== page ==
For more than a decade, every time October came around, Professor Randy Schekman would be assured by his fellow scientists and colleagues that this would be his year for a Nobel Prize.
Since he began work on yeast genetics in the 1970s Schekman has made a series of world-changing breakthroughs in the field of molecular biology. His latest discoveries offer insights into how diseases progress and a new understanding about cell physiology, with applications in the treatment of diabetes, among other conditions.
“The night before the Nobel announcement every year I’ve gone to bed feeling quite anxious,” says Schekman, at his home across the bay from San Francisco. “I was optimistic, and also I knew it might never happen.” Finally, his time came. Just before 2am on October 7 this year, still half-asleep, he heard the telephone ring.
“My wife, Nancy, answered the phone and said, ‘It’s a Swedish accent’,” he says. “I heard a measured Swedish voice, a man I’d met recently at a science event, so I knew it was the real thing . . . He told me that I’d been awarded the 2013 Nobel Prize for my research over the last 30 years. I felt giddy. I said ‘Oh, God’ several times. I hugged my wife and we danced around the room.”
Schekman has been professor of molecular and cell biology at the University of California, Berkeley, since 1976. He won this year’s Nobel Prize in physiology or medicine for his role in revealing the machinery that regulates the transport and secretion of proteins in human cells. He shares the prize with James E Rothman of Yale University and Thomas C Südhof of Stanford University.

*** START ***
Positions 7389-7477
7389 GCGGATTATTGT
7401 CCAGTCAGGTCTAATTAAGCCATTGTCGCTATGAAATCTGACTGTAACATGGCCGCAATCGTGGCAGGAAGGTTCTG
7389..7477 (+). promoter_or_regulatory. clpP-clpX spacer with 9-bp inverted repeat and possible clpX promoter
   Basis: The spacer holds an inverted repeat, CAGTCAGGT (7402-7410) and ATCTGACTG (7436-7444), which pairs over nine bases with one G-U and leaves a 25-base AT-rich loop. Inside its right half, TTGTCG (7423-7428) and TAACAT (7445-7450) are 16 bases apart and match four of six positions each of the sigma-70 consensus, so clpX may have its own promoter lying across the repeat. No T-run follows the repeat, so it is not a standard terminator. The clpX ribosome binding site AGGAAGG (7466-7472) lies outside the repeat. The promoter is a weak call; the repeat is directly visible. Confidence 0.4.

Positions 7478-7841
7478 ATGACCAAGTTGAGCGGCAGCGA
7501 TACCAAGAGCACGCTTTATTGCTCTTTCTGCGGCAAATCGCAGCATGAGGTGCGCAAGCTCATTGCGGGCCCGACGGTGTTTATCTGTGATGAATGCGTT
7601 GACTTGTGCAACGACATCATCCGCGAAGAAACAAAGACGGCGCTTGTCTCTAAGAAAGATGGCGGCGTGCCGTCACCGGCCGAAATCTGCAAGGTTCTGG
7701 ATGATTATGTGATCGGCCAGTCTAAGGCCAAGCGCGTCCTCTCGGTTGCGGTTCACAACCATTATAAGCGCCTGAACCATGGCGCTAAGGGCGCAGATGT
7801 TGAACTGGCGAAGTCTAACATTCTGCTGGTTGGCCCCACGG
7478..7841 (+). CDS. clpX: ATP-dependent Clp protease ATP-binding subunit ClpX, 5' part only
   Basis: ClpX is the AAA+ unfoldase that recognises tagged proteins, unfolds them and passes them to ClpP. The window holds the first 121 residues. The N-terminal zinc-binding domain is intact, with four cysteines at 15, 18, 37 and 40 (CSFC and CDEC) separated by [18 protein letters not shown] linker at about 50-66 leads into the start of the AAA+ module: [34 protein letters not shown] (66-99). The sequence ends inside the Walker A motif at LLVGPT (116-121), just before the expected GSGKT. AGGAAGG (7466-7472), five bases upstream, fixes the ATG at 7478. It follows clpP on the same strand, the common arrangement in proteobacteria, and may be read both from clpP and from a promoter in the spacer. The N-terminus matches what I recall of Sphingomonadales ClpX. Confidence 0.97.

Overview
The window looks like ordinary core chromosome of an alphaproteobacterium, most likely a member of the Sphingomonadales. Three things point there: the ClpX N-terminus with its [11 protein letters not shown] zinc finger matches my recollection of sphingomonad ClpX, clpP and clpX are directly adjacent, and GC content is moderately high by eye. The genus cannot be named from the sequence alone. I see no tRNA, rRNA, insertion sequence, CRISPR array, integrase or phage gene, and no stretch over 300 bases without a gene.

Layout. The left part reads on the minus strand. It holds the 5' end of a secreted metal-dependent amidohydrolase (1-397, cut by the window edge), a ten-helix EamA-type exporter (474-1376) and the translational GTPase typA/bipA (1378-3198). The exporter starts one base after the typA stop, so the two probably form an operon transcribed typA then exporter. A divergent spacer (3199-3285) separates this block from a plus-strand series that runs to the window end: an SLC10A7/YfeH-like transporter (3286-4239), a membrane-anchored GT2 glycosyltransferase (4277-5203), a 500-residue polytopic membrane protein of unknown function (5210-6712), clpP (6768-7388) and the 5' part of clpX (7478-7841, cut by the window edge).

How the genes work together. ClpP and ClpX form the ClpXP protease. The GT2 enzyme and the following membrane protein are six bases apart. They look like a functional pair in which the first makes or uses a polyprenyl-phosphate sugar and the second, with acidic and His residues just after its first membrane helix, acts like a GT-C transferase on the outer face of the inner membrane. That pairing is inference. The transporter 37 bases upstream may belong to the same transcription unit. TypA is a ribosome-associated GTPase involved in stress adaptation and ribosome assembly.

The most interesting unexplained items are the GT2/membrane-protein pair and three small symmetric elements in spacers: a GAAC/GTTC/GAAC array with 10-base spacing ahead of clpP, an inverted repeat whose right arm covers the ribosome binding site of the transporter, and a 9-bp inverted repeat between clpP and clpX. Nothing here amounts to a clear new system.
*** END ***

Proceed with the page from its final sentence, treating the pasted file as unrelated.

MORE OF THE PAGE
Two weeks have passed since the phone call, and Schekman, relaxing in his sitting room – a space lined with several mementos from his work and travels – admits he is still taking it all in.
The Schekmans’ three-storey 1940s house, where the family has lived since 1977, is a quiet haven built on a hillside in El Cerrito with views through trees on to the hazy bay. For Schekman, the home offers welcome respite from his busy research and teaching schedule.
Outside, the sheltered landscape around the house glows with the bronzed leaves of three Smoke Tree specimens, and the vivid red-and-yellow foliage of a Japanese maple tree, its colours intensified by the California light. “We are above the fog line, so it is clear most of the year,” says Schekman. “We added a deck out the back and it’s nice for reading the paper in the morning.”
Inside, the rooms are comfortable and family-orientated. Inherited arts and crafts furniture, mica-shaded lamps and Oriental carpets decorate the sitting room.
There are also several notable paintings on display. Hanging above a piano (silent now, but formerly used by the couple’s two grown-up children) is a Renaissance-style landscape by the Mill Valley artist Millicent Tomkins, and in the nearby dining room – a space dominated by an oak table – is an inherited pair of landscape paintings by the late scientist, Efraim Racker.
However, for the practical professor, the home’s interior decor is less important to him than the fact the house is only a 20-minute drive from his lab and office.
Schekman, 64, makes it clear he has no plans to retire yet. “I got into science because I thought that with inspiration and hard work I could figure out how life works,” he says. “The idea that I could push the envelope using dedication and research and endless curiosity has propelled me in my life’s work.”
Schekman grew up in Long Beach, just south of Los Angeles, and he attended high school in Anaheim. “I took the bus and in the 1960s Orange County, now so developed, was all orange groves and farmland – very idyllic.”